Clarissa Martinez, Director of Immigration and National Campaigns at NCLR.

As the dust continues to settle around the Department of Homeland Security’s (DHS) announcement last week that it will review some 300,000 pending deportation cases on a case-by-case basis as well as issue agency-wide guidance on using discretion to focus resources on high priority cases, some groups were quick to dismiss the announcement as political pandering. Predictably, restrictionist groups reacted like they always do whenever the administration does something to improve the immigration system—by screaming “amnesty” and accusing the administration of making end runs around congress. Today, however, leaders from the Latino community defended the administration’s actions as “a huge step forward” and even invited critics to come to the table with their own rational immigration policies.

On a conference call today, Clarissa Martinez, Director of Immigration and National Campaigns for the National Council of La Raza, responded to claims that the administration was pandering to Latino voters by applauding the administration efforts to focus resources on effective enforcement priorities:

This is a huge step forward for the nation as a whole. This announcement means that DHS will prioritize national security and public safety in deploying available resources in the area of immigration enforcement.

For those who believe this is purely political, the Latino community welcomes [you] to compete for the support of this electorate. [You] don’t have to cede this platform to the President. Come to the table with rational policies and you will get the attention of this community.

Likewise, Javier Morillo-Alicea, Local 26 President of the Service Employers International Union, said he supports DHS’s announcement, claiming it gives Latino community hope that the agency’s enforcement priorities are changing:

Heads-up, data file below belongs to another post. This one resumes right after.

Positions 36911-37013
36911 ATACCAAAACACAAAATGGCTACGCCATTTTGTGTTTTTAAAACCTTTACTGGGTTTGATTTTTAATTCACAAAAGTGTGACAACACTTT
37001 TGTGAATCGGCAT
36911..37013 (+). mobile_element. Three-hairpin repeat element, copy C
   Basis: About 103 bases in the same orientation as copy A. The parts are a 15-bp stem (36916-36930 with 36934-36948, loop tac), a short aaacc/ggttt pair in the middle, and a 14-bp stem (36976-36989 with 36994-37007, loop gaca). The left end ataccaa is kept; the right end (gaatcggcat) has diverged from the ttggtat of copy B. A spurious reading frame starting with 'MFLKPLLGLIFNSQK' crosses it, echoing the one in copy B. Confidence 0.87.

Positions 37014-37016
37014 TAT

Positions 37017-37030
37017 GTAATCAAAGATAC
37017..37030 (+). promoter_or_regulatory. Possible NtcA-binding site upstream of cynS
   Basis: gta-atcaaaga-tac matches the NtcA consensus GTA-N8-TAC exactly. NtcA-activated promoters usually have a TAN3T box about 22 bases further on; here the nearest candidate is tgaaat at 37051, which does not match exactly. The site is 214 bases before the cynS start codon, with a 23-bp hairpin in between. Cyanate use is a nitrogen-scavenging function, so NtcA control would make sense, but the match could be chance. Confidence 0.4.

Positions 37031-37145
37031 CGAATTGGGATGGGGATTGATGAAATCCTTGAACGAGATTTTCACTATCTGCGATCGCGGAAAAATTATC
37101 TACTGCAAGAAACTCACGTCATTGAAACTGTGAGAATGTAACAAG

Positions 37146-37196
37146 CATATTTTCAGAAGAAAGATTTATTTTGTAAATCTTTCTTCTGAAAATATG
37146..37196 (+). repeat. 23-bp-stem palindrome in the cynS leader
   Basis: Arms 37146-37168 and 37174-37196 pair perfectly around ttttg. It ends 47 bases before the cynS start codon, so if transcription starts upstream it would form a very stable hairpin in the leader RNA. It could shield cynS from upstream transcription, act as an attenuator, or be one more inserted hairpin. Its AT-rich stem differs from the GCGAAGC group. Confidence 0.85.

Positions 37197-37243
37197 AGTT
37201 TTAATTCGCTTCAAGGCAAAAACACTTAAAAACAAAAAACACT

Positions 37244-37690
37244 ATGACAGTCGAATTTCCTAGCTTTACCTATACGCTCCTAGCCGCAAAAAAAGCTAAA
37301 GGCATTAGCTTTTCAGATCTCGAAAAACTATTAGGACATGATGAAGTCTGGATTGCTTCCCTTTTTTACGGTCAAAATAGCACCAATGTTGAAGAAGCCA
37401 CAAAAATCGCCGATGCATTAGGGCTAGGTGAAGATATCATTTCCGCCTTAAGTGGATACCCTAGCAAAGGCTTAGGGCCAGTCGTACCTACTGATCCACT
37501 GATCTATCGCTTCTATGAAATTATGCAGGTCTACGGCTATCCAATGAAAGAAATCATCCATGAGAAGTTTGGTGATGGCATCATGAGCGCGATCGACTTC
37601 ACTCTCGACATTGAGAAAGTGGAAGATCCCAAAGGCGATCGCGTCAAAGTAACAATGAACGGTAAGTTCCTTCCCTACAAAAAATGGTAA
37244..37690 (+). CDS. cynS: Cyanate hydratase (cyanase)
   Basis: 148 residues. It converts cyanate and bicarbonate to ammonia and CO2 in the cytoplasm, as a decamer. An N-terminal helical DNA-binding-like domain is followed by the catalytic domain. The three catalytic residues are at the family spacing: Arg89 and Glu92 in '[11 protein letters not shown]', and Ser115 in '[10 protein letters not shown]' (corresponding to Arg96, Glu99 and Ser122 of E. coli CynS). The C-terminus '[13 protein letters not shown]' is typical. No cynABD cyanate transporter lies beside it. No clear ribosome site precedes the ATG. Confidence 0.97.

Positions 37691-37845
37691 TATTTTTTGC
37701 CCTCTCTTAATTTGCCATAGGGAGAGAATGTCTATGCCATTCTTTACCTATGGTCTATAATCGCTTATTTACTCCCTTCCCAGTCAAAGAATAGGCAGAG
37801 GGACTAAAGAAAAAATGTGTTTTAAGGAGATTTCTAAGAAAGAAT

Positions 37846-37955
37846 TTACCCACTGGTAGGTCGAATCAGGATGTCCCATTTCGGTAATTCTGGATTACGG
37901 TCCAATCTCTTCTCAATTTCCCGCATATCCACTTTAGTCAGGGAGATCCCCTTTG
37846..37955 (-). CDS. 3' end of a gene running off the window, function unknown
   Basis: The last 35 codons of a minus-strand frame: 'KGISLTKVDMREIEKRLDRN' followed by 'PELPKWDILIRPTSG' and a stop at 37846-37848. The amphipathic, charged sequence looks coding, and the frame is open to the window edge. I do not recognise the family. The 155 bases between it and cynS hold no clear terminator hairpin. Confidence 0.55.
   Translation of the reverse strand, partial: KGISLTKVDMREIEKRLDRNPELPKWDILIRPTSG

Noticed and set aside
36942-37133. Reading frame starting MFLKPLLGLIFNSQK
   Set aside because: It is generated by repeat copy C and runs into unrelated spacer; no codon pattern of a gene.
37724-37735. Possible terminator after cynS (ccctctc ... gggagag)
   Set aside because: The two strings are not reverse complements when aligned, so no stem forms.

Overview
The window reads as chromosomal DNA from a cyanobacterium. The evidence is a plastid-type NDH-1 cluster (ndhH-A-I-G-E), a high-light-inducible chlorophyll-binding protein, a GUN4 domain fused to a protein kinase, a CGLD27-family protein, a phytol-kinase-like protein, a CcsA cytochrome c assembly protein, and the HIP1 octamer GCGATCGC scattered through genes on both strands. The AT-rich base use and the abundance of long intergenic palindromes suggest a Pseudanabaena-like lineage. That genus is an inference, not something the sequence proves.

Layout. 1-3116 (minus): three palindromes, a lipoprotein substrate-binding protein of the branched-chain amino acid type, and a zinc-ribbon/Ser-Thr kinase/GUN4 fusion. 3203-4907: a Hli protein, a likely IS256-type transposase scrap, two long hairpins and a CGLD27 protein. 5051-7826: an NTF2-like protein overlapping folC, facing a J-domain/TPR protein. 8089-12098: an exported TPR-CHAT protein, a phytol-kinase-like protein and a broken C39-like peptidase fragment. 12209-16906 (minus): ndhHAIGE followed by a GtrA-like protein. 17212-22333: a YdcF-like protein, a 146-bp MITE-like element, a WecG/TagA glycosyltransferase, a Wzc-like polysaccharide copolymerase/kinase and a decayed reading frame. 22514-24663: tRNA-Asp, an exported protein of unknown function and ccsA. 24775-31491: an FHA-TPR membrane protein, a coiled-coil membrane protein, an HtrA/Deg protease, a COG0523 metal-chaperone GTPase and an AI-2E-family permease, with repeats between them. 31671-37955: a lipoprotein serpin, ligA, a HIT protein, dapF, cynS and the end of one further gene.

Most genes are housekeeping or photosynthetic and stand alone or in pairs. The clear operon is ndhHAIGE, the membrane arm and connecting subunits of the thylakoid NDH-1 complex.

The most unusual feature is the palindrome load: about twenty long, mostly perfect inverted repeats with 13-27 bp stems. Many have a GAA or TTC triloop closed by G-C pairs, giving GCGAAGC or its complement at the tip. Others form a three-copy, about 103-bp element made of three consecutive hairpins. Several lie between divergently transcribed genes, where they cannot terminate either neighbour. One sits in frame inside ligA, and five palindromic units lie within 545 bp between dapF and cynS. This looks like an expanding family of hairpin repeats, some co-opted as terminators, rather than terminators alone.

This is an extremely important move on the part of the administration. It is right on policy and it is right on politics. On the radio, on television, and in conversations, what I am hearing is that the community is expressing hope after this announcement.

For years, we have reminded the administration that their stated enforcement priorities of going after criminals, not law-abiding citizens, was not an on-the-ground reality. Last week’s announcement, if properly implemented, will give teeth to this long-stated enforcement priority and give hope to people who [have] lost [their] job as the result of ICE raids.

Clearly in the weeks and months ahead, the Latino community is going to closely follow the implementation of these guidelines to see if they are uniformly applied. And in the meantime, anti-immigrant restrictionists will continue to drive a wedge between Latino voters and the Republican party by hurling racially charged sentiments—like today’s accusation that President Obama is waging a war on “white America”—in hopes of stirring up their own base.

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